Princes of Waco at Signal Ensemble Theatre | Theater review
True grit chafes against flights of fancy in Robert Askins’s modern Western.
Wed Aug 29 2012
Photograph: Johnny Knight
Behind a Baby Gap in Waco, Texas, there’s a bar with no one behind the counter and the same three patrons over the course of years. It’s one of those convenient theater settings that exists in a world apart, a world of coincidence and implausibility where anything can happen—such as a love triangle among an aging outlaw, a teenage rebel and a 17-year-old church girl.
Robert Askins’s 2010 drama strives for gritty realism in its depiction of tortured souls in the Deep South, but the script’s rapid leaps diminish the integrity of the circumstances and characters. Running away from his father’s funeral, Jim (Rob Fenton) meets cowboy Fritz (Joseph Stearns), who quickly makes him an accessory to robbery, then turns him in to the police so he can steal his jailbait girlfriend, Esme (Carolyn Braver). Following a two-year jump between acts, Fritz and Esme are a couple; why Esme falls for the deadbeat is never adequately explained, and skipping over that crucial span makes their relationship feel flimsy.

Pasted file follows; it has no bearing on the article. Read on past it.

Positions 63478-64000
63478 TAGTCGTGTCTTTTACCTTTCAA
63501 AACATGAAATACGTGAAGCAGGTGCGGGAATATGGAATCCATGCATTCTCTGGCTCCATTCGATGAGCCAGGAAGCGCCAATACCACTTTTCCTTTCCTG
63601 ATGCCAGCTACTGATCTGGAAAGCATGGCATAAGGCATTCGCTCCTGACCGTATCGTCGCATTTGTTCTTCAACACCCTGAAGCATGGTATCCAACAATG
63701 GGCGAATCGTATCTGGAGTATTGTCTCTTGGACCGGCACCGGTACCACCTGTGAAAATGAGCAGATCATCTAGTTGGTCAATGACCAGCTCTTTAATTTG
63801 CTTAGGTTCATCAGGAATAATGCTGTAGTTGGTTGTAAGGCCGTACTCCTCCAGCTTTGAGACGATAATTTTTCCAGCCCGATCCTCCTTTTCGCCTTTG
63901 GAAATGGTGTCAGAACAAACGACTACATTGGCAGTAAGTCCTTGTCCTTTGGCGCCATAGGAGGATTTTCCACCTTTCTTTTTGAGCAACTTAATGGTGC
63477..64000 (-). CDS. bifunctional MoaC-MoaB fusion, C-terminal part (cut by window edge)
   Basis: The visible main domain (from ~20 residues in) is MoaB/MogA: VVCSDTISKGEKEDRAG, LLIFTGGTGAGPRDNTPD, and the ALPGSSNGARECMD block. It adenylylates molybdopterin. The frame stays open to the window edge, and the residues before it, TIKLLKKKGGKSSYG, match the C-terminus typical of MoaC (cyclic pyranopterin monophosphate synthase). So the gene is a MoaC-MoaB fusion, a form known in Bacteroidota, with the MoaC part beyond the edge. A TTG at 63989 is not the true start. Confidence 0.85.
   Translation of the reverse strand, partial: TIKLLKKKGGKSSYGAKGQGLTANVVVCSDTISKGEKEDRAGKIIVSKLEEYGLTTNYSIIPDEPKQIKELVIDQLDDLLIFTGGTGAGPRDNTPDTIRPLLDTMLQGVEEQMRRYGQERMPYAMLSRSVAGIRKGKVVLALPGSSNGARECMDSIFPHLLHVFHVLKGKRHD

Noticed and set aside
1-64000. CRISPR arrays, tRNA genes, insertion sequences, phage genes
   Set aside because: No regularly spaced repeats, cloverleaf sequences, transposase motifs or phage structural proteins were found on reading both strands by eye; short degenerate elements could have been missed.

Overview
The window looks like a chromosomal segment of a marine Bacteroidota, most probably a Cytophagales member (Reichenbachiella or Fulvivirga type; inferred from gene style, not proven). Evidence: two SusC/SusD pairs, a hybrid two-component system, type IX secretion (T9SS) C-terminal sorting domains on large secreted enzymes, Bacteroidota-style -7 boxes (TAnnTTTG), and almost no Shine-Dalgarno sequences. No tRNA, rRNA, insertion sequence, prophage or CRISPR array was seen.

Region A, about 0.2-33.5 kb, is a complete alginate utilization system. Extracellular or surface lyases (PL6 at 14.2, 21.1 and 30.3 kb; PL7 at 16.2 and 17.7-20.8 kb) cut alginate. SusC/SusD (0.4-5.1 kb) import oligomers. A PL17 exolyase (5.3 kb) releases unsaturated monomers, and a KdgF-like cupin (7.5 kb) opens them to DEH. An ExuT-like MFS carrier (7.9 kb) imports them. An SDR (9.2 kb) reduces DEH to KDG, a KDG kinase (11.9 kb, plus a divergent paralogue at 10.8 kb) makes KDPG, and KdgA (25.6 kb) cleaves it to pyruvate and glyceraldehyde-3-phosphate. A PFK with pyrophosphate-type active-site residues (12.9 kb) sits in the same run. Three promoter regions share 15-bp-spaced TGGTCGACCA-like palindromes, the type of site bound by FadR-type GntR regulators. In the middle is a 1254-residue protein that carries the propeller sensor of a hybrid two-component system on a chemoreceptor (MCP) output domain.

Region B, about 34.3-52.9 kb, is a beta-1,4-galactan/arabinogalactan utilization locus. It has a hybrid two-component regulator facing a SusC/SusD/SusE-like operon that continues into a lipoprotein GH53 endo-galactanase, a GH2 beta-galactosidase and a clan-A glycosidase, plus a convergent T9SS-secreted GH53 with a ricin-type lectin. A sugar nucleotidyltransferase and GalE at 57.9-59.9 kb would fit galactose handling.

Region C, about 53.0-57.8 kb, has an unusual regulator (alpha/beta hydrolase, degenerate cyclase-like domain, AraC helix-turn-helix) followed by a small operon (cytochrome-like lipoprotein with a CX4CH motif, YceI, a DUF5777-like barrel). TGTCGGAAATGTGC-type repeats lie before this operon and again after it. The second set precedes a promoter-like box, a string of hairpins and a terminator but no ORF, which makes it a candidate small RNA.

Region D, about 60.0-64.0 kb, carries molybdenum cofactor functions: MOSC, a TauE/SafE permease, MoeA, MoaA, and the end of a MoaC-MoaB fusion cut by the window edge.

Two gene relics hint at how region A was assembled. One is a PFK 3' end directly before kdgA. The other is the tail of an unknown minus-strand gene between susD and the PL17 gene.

Esme and Jim have a stronger connection, with their brief early scenes capturing the intimacy that Act II lacks. Much of this is due to Fenton’s charming naïveté, later replaced by intense determination as Jim makes a chilling post-prison transformation. Fenton’s varied, engrossing performance keeps Jim grounded even as the script takes increasingly questionable turns.